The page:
This seemed a just judgment from our Lord Jesus Christ upon the caliph; for, in the year 1225, seeking to convert the Christians to the Mahometan superstition, and taking advantage of that passage in the gospel which says, “He that hath faith as a grain of mustard seed, shall be able to remove mountains,” he summoned all the Christians, Nestorians, and Jacobites, and gave them their choice, “In ten days to remove a certain mountain, to turn Mahometans or to be slain;” alleging that there was not one among them who had the least grain of faith. The astonished and dismayed Christians continued ten days in prayer; when, by a revelation to a certain bishop, a certain shoemaker was chosen to perform this compulsatory miracle. This shoemaker was once tempted to lust in fitting a shoe to a young woman, and had literally and zealously performed the injunction of the gospel by putting out his right eye. On the day appointed by the caliph, he and all the Christians of the city followed the cross towards the mountain; then, lifting up his hands, he prayed to God to have mercy on his afflicted people, and, in a loud voice, commanded the mountain, in the name of the holy and ever blessed Trinity to remove: which it presently did, to the great astonishment and terror of the caliph and all his people, The anniversary of this day, and the evening before, is ever since kept holy by fasting and prayer.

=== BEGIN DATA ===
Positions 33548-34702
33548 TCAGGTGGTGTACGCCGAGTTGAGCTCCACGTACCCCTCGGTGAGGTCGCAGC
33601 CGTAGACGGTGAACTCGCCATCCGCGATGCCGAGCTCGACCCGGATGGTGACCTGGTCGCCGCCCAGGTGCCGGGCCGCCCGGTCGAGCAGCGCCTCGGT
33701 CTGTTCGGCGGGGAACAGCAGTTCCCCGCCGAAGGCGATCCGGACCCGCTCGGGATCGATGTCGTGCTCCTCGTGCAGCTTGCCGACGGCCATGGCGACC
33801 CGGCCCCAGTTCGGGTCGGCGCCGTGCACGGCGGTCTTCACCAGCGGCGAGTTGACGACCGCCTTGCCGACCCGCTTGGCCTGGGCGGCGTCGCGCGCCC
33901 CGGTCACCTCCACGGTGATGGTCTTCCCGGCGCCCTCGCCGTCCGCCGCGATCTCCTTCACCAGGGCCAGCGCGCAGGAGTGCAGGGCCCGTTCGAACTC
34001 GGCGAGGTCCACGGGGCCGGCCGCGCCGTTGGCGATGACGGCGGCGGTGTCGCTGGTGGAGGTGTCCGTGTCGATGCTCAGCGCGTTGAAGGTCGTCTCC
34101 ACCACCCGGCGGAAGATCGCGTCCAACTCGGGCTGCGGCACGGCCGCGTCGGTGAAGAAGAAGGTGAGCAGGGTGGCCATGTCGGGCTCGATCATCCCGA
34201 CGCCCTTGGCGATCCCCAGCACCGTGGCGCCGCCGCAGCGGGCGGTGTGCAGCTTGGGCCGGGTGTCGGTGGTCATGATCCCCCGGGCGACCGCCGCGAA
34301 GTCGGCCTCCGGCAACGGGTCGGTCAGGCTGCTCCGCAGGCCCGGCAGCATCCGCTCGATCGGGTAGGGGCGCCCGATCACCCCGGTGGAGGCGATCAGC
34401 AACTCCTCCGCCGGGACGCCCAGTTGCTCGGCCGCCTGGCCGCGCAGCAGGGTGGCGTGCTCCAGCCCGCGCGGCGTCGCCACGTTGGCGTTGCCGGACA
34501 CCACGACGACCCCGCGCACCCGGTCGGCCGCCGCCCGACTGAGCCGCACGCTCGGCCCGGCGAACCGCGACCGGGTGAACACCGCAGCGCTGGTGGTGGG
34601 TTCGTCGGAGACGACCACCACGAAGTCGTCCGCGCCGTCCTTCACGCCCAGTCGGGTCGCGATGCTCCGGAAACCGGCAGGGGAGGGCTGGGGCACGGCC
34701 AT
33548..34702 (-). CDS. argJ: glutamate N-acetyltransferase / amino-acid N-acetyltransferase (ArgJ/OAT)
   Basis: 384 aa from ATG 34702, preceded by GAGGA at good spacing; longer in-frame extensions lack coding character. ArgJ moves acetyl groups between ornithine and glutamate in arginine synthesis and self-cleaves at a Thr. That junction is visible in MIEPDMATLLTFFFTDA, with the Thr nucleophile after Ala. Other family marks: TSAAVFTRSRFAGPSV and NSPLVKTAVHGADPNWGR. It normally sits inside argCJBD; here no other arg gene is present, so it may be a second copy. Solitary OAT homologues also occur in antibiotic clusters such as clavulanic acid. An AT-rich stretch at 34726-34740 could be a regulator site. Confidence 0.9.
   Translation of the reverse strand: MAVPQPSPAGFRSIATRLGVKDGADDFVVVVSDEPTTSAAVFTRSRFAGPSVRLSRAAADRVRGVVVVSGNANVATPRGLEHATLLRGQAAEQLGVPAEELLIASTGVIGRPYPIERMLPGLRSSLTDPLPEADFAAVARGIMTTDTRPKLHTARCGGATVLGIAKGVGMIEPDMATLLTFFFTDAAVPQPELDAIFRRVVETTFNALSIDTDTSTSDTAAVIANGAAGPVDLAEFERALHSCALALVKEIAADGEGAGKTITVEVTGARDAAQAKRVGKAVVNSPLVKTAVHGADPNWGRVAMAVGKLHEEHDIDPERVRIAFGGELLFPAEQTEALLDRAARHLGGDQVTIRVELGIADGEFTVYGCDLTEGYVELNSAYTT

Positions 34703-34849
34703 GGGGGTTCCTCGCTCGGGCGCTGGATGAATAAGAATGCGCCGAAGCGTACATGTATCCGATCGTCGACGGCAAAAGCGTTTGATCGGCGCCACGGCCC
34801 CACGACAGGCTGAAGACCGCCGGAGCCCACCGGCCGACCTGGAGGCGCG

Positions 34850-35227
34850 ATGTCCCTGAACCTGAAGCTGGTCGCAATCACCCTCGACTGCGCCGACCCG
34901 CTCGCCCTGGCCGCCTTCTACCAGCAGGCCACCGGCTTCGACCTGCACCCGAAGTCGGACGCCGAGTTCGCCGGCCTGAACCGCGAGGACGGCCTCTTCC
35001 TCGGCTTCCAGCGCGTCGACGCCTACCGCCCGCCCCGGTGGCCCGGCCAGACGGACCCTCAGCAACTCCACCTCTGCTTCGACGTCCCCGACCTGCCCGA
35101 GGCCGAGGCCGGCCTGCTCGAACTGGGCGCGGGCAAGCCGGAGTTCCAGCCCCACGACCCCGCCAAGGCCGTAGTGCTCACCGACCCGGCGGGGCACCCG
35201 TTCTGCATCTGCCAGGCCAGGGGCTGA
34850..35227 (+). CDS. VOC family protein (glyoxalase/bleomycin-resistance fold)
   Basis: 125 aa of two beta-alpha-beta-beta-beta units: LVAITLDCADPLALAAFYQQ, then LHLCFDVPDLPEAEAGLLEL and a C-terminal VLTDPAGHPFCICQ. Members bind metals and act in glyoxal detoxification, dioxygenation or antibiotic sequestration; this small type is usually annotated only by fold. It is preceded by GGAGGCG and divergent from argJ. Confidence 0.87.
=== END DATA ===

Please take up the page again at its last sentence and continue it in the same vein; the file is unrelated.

Marco Polo having spent much the largest portion of his life among the Tartars, necessarily used their names for the countries, places, and people which he described, and these names have been subsequently much disfigured in transcription. This has occasioned great perplexity to commentators in endeavouring to explain his geography conformably with modern maps, and which even is often impossible to be done with any tolerable certainty. The arrangement, likewise, of his descriptions is altogether arbitrary, so that the sequence does not serve to remove the difficulty; and the sections appear to have been drawn up in a desultory manner just as they occurred to his recollection, or as circumstances in the conversation or inquiry of others occasioned him to commit his knowledge to paper.—E.
 Gurgistan, usually called Georgia.—E.
 This manufacture from Mosul or Moxul, on the Tigris,
must be carefully
distinguished from the muslins of India, which need not be
 These buckrams seem to have been some coarse species
of cotton cloth,
in ordinary wear among the eastern nations. The word occurs
frequently, in these early travels in Tartary, but its proper meaning
 This word is inexplicable, unless by supposing
it some corruption of
Syra Horda, the golden court or imperial residence, which was
usually in Tangut or Mongalia, on the Orchen or Onguin. But in the
days of Marco, the khans had betaken themselves to the luxurious ease
of fixed residences and he might have misunderstood the information he
received of the residence of Mangu.—E.